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Lecture 18, part 2 of 3
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C. Chromosomal nomenclature

1. Relative lengths of chromosome arms

Chromosome arms are defined with respect to the kinetochore. Although the terms "kinetochore" and "centromere" are used interchangeably in chromosome nomenclature, it is probably more correct to refer to kinetochore, since we don't really see the centromere, which is simply a DNA sequence. Rather, we see the proteinaceous kinetochore, and the distinct heterochromatic staining that occurs in the vicinity of the centromere.

Long arm (l) and short arm (s) is expressed as a ratio l/s. These values have also been expressed as long arm (q) and short arm (p = "petite") in the study of human chromosomes and the arm ratio given as q/p.

nomenclature.gif
Note: There is no such thing as a truly telocentric chromosome. If the centromere were at the end of the chromosome, it would be lost in a few cell divisions (See 
lecture 12). The term 'telocentric' simply refers to the fact that the short arm of the chromosome, including its telomere, is so short that it can't be seen under the microscope.

Example:


Figure 5.4 Karyotype and idiogram of Geimsa N-banded chromosomes of barley
 

Table 5.2 Comparison of q/p ratios in chromosome arms in barley.

Table 5.3 Comparison of q/p ratios in barley chromosomes, determined by different experimentors.

Tables 5.2 and 5.3 show the kind of ratios seen between long and short arms in barley. All barley chromosomes appear to be metacentric, with the most extreme q/p ratio being around 2. It's interesting to note that in Table 5.2, 10 chromosomes were measured for each homologue. In any given chromosome spread, chromosomes will be folded at different angles, and may vary in staining as well as in degree of coiling. All of these factors could lead to variation in something as simple as arm length. Table 5.3 also illustrates that arm ratios can vary from lab to lab. This could be due to experimental error, to variation in techniques used, or to variations in chromosome preparation techniques. For example, something like salt concentration or the amount of protease added during pretreatment could affect the arm length.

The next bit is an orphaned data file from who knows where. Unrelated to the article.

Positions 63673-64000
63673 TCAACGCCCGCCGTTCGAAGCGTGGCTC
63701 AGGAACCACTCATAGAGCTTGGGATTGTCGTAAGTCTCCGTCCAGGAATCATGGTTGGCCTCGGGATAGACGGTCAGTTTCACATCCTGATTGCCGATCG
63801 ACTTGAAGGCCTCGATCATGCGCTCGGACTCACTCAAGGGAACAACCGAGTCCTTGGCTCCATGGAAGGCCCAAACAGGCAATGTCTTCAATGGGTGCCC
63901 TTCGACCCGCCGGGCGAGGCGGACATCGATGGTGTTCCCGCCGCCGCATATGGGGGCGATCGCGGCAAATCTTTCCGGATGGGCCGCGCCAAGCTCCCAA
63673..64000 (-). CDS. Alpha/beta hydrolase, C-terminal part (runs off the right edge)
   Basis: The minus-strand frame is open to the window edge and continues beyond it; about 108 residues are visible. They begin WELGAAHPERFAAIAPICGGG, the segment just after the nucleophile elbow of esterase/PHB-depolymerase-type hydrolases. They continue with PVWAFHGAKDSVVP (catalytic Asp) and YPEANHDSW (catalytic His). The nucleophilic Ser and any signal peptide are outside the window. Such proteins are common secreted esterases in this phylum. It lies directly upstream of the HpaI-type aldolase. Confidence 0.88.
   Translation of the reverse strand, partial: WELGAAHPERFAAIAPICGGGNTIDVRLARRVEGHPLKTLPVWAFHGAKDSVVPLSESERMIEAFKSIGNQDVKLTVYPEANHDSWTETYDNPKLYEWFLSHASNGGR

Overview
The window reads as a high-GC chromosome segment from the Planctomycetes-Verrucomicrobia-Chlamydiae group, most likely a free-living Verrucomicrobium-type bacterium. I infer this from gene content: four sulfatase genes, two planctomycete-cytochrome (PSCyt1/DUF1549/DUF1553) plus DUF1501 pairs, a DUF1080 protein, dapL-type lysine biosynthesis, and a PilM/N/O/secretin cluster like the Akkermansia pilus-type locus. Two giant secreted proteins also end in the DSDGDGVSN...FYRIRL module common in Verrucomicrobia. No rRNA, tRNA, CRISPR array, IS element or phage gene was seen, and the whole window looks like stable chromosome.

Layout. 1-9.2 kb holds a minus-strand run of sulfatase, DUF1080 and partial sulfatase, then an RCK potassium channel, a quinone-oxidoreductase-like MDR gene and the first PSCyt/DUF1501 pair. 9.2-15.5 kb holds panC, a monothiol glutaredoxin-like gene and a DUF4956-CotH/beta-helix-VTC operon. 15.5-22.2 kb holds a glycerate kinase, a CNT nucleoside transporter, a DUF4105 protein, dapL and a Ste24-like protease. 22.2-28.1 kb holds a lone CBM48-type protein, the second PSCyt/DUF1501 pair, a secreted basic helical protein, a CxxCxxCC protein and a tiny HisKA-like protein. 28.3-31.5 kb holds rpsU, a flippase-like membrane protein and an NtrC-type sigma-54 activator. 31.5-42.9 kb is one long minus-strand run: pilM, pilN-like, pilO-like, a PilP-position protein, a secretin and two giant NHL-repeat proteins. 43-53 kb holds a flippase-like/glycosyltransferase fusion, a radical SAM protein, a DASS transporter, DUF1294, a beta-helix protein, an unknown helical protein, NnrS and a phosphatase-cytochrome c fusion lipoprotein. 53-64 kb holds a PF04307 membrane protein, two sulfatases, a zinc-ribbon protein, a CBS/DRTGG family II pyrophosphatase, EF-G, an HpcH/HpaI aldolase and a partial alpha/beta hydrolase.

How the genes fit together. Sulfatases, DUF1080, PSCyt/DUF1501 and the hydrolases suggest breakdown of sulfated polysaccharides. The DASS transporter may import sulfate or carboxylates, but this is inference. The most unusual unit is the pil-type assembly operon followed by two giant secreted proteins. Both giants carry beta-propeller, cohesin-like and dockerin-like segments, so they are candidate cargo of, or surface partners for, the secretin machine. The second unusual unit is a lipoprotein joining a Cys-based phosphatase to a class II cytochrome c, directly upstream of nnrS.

CH15.gif
from http://mendel.medgen.ubc.ca/medgen/scw15.html
 

2. Regions and Bands


In human and other genomes, chromosomes are broken down into arms, p & q, regions, and bands. This is illustrated on human chromosome 15. The following rules apply:

Going outward from the kinetochore along the p arm, then, would be 15p11, 15p12, 15p13....
Going outward from the kinetochore along the q arm would be 15q11, 15q12, 15q13, 15q14 ...
 

3. Position of nucleolar organiser region (NOR)

The NOR is the site of ribosomal RNA genes. Usually, rRNA genes are tandemly-repeated in a hundred or more copies at a small number of NOR loci on several chromosomes. The NOR forms during chromosome decondensation in telophase. Since it contains rRNA genes it serves as the site of rRNA synthesis by RNA polymerase I. This region appears as a secondary constriction on certain chromosomes in the genome. The NOR is not a true constriction and is actually the same diameter as the rest of the chromosome. It appears as a constriction because it is negatively heteropycnotic ie. it does not pick up stain. The lack of staining at the NOR makes the remaining portion of the chromosome above the NOR appear to be removed from the rest of the chromosome as a chromosome fragment or satellite.

Each species has one or more homologous pairs with an NOR. Often each basic genome has a pair of satellite chromosomes. Satellites can serve as markers of basic genomes and are therefore valuable for taxonomic studies. Satellites are heterochromatic and can vary considerably in size.

Figure 2.1. Idiogram of Agropyron orientale (2n=28). The satellite chromosomes are placed at the beginning of the idiogram and are arranged according to the length of their satellites. The rest of the chromosomes are arranged according to the length of their short arms. One unit of the scale to the left of the idiogram equals 0.72 µm. (From Schulz-Schaeffer and Jurasits, 1962.
 


fig2.1.jpg
fig2.4.jpg
Figure 2.4 Scultz-Schaeffer. Satellite chromosomes of Bromus species arranged according to the length of the satellites. One scale unit equals 0.5 µm. (From Schulz-Schaeffer, 1960.

 

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Lecture 18, part 2 of 3
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